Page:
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SWAT – Hey, we’re kind of right most of the time.

Lima, Ohio:

More than a quarter of the 198 raids by the Lima Police Department SWAT team in the last seven years came up empty-handed without finding drugs, weapons, paraphernalia or money.
And nearly a third of the time, police do not find drugs or a weapon. Drugs alone were found in nearly two-thirds of the raids and a weapon, by itself, was found one-third of the time.
The Lima News reviewed 198 raids by the Lima Police Department Special Weapons and Tactics team from 2002 through June 2008, examining evidence inventory sheets.

Yes, this is Lima, Ohio, where police procedures murdered Tarika Wilson in her home and maimed her son.
Of course, the cops think there’s no problem with that track record.

“That means 68 percent of the time, we’re getting guns or drugs off the street,” said Maj. Kevin Martin, who called the numbers a success.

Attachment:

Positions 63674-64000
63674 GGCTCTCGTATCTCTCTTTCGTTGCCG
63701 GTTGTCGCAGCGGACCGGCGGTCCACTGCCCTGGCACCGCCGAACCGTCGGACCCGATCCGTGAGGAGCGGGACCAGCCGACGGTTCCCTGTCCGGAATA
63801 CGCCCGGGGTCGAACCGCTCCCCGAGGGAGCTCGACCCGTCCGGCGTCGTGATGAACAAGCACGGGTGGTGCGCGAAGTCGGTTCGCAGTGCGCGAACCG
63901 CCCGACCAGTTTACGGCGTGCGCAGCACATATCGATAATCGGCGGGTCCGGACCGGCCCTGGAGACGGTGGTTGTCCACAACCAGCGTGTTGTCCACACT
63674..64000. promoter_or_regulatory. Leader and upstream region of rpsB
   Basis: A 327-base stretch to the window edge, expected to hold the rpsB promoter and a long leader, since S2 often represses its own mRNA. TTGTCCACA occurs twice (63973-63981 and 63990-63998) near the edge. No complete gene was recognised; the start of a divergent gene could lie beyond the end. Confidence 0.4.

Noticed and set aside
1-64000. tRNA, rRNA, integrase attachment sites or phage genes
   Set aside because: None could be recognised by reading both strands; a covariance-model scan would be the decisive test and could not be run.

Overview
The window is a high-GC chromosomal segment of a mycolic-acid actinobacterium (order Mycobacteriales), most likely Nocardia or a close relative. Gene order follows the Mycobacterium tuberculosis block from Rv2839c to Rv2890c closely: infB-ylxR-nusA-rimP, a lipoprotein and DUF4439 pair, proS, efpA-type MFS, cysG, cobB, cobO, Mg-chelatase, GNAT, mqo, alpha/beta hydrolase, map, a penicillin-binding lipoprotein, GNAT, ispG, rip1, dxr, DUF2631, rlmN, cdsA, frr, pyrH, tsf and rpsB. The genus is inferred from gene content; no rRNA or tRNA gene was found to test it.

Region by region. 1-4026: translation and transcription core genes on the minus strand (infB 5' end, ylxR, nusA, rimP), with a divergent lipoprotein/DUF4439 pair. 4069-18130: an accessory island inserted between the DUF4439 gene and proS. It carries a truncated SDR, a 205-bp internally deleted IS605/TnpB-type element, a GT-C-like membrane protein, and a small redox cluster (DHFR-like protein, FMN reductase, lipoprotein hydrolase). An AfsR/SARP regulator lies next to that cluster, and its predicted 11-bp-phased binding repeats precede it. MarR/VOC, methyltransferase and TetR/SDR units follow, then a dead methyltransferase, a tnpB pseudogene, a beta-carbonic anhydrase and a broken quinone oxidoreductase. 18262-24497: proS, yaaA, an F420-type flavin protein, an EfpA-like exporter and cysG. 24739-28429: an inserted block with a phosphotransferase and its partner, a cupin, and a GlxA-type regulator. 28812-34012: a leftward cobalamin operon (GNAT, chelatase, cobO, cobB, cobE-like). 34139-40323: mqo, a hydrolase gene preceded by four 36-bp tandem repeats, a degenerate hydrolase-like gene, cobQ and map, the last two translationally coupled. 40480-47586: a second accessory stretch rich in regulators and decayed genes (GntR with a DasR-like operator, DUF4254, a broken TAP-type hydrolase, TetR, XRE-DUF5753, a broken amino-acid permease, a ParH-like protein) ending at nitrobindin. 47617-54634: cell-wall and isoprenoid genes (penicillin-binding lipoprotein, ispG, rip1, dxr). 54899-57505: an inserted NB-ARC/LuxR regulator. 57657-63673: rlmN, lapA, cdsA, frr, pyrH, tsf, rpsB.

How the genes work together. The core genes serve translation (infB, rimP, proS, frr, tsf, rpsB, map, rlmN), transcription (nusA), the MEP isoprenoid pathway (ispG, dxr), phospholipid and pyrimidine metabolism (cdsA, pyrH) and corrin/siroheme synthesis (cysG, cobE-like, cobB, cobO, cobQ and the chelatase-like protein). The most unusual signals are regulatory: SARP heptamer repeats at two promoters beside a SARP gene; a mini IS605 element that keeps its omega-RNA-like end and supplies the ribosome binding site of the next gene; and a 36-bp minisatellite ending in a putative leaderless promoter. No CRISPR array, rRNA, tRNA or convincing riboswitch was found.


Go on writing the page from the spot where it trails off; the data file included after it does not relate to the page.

No.
SWAT action busting in someone’s home is an extreme option that should be reserved for the most critical dangerous situations, such as dealing with hostages, not as a method for conducting drug arrests.
The fact that one out of three SWAT raids is on innocent citizens is an offense to the Constitution, and should result in mass firings. What makes it worse is the fact that it appears that many of the “successful” ones only involved small amounts of drugs or paraphernalia.
It’s really sad that there is an established belief out there that SWAT is an appropriate way of dealing with drug warrants.

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